Most terribly, the Saudi monarchy allowed the destruction of religious and culture heritage venerated by the mainstream Muslims—both Sunnis and Shiites. The destruction of the religious, archaeological, historical and cultural heritage of Islam occurred mainly in the Hejaz region of western Saudi Arabia, particularly in the two holy cities of Mecca and Medina. In fact, the radical Saudi clerics like Shaikh Abdul-Aziz ibn Abdullah were behind this Saudi cultural destruction. They strictly adhere to the Wahhabism—the state religion of Saudi Arabia— an ideology propounded by Muhammad ibn Abdul Wahhab, who first called for the destruction of tombs and mausoleums in the Muslim world. Since then, destroying the cultural heritage is one of the chief postulates in the Saudi Wahhabism.
In 2014, a prominent Saudi academician candidly exposed the worst form of cultural destruction proposed by the Saudi government. It was an ill-designed plan to demolish the tomb of the Prophet Muhammad (pbuh). The Saudi scholar compiled a document that proposed to destroy the tomb of Prophet Mohammed and remove his remains from the grave, as reported in an article on Firstpost.
This was as a part of the virulent sectarian design of the Saudi clergy who have been inspiring the war on the historic heritage of Islam. As a result, nearly all cultural monuments in Saudi Arabia have been vandalised. Once again, the top Saudi cleric has offended the religious sentiments of the entire Iranian Muslim population by his obnoxious remarks which sparked discord across the Muslim world. By making the disparaging remarks about the Iranian Muslims, the Grand Mufti has not only created a sensation in media, but also fanned the fire of a deep-rooted sectarian discord among the Shiites and Sunnis.
However, the Iranian Muslims have caught up with such nefarious news earlier too. This is not an isolated incident. But it is an opportune time for them to critique the hate-driven narratives of Islam that are creating such havoc across the world today. More importantly, they will have to create a genuine quest for promoting inter-sect and inter-community dialogue.
It is equally unsetting that the oldest Iranian religion and its adherents have reportedly been persecuted in a country that originally belongs to them. Zoroastrians are derided not only by the Salafist-Wahhabi clergy in Saudi Arabia but are also treated with suspicion in Iran, which calls itself as an Islamic democracy, as reported in The Guardian.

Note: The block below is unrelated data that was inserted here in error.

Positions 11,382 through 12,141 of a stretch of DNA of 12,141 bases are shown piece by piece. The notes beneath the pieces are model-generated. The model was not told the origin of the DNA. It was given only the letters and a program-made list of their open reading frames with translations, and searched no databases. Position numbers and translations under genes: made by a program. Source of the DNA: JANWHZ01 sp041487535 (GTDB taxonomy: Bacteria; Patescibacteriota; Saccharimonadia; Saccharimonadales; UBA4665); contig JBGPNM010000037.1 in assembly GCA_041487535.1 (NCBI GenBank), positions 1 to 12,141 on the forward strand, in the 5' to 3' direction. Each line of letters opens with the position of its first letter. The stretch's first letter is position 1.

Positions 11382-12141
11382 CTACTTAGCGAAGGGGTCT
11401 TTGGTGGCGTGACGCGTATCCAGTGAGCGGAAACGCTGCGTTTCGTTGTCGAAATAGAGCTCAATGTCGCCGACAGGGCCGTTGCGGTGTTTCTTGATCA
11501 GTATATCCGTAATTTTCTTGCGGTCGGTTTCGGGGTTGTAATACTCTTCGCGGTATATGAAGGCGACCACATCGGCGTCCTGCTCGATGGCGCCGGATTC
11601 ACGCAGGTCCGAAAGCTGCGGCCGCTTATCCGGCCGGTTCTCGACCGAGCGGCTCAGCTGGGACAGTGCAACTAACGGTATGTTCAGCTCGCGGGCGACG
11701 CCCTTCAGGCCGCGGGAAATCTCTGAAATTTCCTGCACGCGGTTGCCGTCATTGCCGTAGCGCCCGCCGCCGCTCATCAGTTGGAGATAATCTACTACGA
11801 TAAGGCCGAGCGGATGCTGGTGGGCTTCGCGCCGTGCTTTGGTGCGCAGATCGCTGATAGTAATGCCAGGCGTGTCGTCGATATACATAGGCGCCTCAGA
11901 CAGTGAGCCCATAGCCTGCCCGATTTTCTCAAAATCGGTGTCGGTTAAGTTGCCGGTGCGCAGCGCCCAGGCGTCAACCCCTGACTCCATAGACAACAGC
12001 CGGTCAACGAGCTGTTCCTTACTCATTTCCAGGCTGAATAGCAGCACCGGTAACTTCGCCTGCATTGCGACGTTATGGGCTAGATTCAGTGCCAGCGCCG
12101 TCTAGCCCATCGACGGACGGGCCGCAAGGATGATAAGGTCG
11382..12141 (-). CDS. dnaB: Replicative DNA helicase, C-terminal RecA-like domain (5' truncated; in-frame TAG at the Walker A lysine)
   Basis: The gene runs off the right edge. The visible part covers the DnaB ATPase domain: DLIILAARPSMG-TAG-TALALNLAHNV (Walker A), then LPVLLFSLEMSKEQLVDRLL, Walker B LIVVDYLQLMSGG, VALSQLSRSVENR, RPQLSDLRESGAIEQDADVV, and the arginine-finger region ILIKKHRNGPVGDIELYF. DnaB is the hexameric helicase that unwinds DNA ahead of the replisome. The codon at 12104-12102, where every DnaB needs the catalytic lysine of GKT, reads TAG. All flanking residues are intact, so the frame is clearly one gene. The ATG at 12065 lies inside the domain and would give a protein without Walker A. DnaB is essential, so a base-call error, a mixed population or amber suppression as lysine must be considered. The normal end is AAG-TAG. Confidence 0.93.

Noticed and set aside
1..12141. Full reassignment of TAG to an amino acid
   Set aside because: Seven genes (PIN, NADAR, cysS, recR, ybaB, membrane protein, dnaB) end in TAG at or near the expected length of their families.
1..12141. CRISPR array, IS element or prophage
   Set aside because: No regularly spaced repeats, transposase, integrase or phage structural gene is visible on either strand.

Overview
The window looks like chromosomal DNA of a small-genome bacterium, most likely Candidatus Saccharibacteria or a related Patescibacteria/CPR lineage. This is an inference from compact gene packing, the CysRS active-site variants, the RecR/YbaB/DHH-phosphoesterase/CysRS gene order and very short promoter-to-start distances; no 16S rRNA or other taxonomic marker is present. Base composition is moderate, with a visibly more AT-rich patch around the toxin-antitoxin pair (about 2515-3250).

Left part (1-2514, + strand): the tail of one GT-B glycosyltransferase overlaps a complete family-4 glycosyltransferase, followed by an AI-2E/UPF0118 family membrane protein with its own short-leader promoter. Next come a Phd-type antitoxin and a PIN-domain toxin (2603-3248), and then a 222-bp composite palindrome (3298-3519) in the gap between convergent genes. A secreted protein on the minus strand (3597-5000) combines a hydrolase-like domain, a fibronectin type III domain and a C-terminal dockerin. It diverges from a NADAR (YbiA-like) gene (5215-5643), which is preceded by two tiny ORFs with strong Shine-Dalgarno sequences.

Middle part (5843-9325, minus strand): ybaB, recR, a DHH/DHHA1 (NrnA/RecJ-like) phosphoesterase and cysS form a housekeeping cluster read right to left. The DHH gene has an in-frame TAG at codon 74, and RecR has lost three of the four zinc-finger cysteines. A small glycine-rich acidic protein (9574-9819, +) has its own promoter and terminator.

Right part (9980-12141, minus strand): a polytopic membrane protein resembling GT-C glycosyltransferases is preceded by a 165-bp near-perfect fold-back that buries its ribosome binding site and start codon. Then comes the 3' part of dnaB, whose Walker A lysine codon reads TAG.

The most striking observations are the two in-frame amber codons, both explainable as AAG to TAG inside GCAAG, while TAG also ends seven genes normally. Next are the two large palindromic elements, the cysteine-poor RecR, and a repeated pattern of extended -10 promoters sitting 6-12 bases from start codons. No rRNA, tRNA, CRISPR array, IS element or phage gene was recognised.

Like Zoroastrianism, Iran is also the birthplace of the Bahai faith, but regrettably it is now one of those countries where the persecution of Bahá'ís occurs in various forms, despite the fact that the largest Bahá'í population is settled in the same country.
Talking to this writer, Nilakshi Rajkhowa, the director of National Spiritual Assembly of the Baha’is of India said that “the persecution of the Baha'i community in Iran is still a widespread phenomenon which has not yet been addressed by the government”. This has also been corroborated by Shatrughun Jiwnani, the director of the capital's iconic Baha'i House of Worship at the Lotus Temple, New Delhi.
It was in this backdrop that the global Baha'i community sought the Indian Prime Minister Narendra Modi's help to overcome the persecution, disheartened by the Iranian government’s indifference to this grave violation of minority rights. It is noteworthy that Iran has accepted just two of the 10 recommendations made by a UN rights panel on ending the persecution of Baha'is. However, the Baha'is have high expectations from the Indian Prime Minster who they think can help ensure their safety in Iran, given the good relations India has with Iran.
The role of Indian people would be more practical and proactive if they raise an international outcry, along with civil society organizations, human rights groups, media personas and people from the field of art and culture. The Indian religious leadership that influences the world can also help in mitigating the minority persecutions in the Muslim countries.
It’s time Indian Muslims—both Sunnis and Shiites— engage into this discourse on the minority rights, in order to raise the public opinion and influence the Saudi and Iranian governments to take up the matter of minority rights into serious consideration.
If I speak from my personal experience, there is a welcome sign of change in India and Iran. While the followers of other faiths have long been disparaged as "sinful people", many moderate Muslims in the two countries are coming out to question the chauvinistic theocracy of Iran and Saudi Arabia.
The author is a scholar of Comparative Religion, Classical Arabic and Islamic sciences, cultural analyst and researcher in Media and Communication Studies. He tweets at @GRDehlvi. Email: firstname.lastname@example.org